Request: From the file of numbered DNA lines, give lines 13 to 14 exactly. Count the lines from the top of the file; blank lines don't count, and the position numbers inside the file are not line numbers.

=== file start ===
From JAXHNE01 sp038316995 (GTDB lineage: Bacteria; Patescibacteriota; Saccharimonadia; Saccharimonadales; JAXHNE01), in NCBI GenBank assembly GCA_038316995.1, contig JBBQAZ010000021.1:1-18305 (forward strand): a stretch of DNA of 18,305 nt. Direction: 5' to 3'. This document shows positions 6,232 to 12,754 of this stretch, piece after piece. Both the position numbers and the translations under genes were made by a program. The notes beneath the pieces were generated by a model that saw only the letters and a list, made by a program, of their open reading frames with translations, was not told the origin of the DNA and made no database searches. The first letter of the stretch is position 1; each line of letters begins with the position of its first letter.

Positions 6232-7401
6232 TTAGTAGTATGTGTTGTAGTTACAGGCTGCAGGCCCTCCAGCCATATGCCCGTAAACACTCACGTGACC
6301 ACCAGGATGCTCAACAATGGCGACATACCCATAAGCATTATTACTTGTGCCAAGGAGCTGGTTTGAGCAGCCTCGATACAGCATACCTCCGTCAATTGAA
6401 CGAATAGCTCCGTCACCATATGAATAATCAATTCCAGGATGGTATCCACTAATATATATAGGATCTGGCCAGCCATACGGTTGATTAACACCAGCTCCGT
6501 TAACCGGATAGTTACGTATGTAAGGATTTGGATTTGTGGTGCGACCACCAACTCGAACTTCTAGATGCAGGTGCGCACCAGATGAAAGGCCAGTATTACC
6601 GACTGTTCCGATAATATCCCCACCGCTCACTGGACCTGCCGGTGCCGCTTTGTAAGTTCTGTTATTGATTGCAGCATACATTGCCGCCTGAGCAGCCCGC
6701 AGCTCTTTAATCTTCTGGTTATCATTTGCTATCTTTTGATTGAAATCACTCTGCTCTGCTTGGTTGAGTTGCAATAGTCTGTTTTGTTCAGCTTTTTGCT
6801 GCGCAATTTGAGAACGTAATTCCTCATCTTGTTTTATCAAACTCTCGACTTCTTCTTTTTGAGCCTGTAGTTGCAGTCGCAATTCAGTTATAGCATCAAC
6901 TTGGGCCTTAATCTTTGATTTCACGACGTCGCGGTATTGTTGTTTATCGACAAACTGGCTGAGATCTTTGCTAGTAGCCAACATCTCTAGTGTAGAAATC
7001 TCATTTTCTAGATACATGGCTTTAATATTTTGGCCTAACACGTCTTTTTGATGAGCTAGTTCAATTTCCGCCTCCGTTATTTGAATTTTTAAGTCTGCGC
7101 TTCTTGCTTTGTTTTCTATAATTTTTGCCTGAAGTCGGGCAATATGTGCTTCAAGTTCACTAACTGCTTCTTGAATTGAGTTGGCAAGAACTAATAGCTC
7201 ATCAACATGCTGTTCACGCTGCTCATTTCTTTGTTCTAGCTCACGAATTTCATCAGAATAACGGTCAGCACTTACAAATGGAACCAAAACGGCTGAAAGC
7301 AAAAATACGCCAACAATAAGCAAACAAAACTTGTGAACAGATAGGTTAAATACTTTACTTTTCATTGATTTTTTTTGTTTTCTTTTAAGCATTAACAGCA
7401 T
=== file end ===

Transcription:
7201 ATCAACATGCTGTTCACGCTGCTCATTTCTTTGTTCTAGCTCACGAATTTCATCAGAATAACGGTCAGCACTTACAAATGGAACCAAAACGGCTGAAAGC
7301 AAAAATACGCCAACAATAAGCAAACAAAACTTGTGAACAGATAGGTTAAATACTTTACTTTTCATTGATTTTTTTTGTTTTCTTTTAAGCATTAACAGCA